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Spanish princess faces tax fraud trial
From the Financial Times of Mon, 22 Dec 2014 14:07:29 GMT
epa04537863 (FILES) A file picture dated 08 February 2014 showing Spanish Princess Cristina upon her arrival to court in Palma de Mallorca, Spain. She is to stand trial on charges of tax fraud, Palma de Mallorca's courts said on 22 December 2014. Spanish judge investigating the Noos corruption case Jose Castro will put on trial Cristina considering her as an alleged collaborator in two tax offences committed by her husband, former Olympic handball player Inaki Urdangarin, who is accused of embezzling millions in public funds through his non-profit Noos Foundation. Castro ruled a 2.6 million euros bail to the sister of King Felipe VI. EPA/Ballesteros©EPA

Princess Cristina, the sister of the King of Spain, is to stand trial on charges of tax fraud, the first member of the royal family to appear in the dock since it was restored to the throne in 1975.

A judge in Palma de Mallorca ordered that the princess appear in court alongside Inaki Urdangarin, her husband, who is accused of embezzling millions of euros as head of a charitable sports foundation that organised events for local and regional governments.

She could face up to four years in prison if convicted. The trial, which caps an annus horribilis for the Casa de Borbon, is expected to be held in Palma next year.

The allegations against Mr Urdangarin, a former Olympic handball player, tarnished the royal family’s image. They were among the reasons why Juan Carlos abdicated as king this year after four decades on the throne.

Felipe VI, who succeeded Juan Carlos in June, promised to bring “integrity, honesty and transparency” to the royal house. He has kept a distance from the princess, his older sister, and this month announced new ethical and transparency guidelines for the royal family.

Under the rules, which take effect next month, family members will no longer be allowed to accept high-value gifts. Juan Carlos received two Ferraris from the UAE and a yacht worth about €18m from a group of businessmen.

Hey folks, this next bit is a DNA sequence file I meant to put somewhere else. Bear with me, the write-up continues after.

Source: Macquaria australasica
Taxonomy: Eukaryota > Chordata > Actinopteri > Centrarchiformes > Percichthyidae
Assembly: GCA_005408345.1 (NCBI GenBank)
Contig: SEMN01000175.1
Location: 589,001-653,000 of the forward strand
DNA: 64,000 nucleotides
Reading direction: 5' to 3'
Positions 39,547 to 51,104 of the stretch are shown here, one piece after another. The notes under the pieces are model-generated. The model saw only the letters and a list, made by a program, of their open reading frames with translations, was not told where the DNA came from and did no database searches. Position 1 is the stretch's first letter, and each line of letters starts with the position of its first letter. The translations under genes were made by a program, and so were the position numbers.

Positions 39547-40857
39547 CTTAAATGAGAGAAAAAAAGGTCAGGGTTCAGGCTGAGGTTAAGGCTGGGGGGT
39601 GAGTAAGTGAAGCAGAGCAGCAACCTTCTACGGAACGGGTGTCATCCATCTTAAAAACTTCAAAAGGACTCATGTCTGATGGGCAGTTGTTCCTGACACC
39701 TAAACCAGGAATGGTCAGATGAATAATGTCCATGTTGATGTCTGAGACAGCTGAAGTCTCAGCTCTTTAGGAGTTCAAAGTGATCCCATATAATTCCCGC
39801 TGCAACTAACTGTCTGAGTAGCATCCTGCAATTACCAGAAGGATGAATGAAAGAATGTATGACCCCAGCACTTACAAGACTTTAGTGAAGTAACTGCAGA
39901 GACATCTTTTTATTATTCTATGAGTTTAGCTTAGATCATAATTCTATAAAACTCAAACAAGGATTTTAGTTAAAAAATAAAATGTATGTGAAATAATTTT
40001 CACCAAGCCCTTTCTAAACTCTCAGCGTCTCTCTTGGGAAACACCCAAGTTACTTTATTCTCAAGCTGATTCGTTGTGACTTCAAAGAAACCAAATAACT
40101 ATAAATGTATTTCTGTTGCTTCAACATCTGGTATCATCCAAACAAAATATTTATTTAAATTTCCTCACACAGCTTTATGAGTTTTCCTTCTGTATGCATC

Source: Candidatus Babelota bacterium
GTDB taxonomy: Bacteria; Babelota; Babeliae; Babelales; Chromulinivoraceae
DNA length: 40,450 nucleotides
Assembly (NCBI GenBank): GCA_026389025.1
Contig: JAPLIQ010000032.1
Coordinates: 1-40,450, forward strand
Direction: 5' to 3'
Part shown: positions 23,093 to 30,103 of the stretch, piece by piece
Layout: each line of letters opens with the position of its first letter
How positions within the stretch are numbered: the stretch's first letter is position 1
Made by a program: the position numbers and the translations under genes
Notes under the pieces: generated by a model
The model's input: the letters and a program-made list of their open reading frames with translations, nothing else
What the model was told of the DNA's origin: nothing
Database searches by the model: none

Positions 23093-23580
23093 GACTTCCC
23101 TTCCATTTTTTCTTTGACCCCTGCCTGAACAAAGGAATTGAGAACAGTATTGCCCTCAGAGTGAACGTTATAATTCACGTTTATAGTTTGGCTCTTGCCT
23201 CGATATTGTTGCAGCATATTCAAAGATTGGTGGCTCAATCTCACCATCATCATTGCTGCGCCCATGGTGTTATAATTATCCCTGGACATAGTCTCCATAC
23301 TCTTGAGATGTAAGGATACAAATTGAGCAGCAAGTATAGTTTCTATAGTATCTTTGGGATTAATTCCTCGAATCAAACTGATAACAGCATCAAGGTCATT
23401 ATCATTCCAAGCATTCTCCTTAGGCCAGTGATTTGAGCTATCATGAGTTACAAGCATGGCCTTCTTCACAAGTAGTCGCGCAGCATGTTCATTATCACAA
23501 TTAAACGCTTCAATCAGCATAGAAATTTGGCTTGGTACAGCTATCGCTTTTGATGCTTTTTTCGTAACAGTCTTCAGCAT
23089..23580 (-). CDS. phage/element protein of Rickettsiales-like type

“The new king has anticipated these problems and so whatever happens will have little effect on the crown,” says Ignacio Lago, a professor of political science at Barcelona’s Universitat Pompeu Fabra.

Princess Cristina is being charged with tax fraud in relation to the alleged embezzlement by her husband. She was on the board of the Instituto Nóos foundation and owned a consulting firm with her husband through which some payments were allegedly channelled.

Her lawyers say she denies the charges and in earlier evidence to the judge said she was not aware of her husband’s activities.

With his order, Judge José Castro went against a recommendation from the public prosecutor that Princess Cristina should only be fined.

Money laundering charges against the princess were dropped in November. Legal analysts thought the judge could drop the tax fraud charges as well under a rule that allows such action if a case is filed by private plaintiffs.

The case against the princess was filed by Manos Limpias, a rightwing lawyers’ group, which is asking for a prison term of eight years. State prosecutors have not filed charges and asked instead that the princess pay a €600,000 fine to cover her alleged profits from financial crimes committed by Mr Urdangarin. She paid last week.

Judge Castro ruled that the case could proceed, however, because her behaviour and possible illicit enrichment was linked directly to the alleged crimes of Mr Urdangarin.

The decision is “dubious”, said Edmundo Bal, president of the Association of State Lawyers. “We’re going to continue without accusing her,” he said.

Judge Castro has requested that Princess Cristina deposit a bond of €2.7m and her husband €15m. A total of 17 people have been ordered to stand trial in the case, expected to open in the second half of 2015. Princess Cristina and her husband deny wrongdoing.

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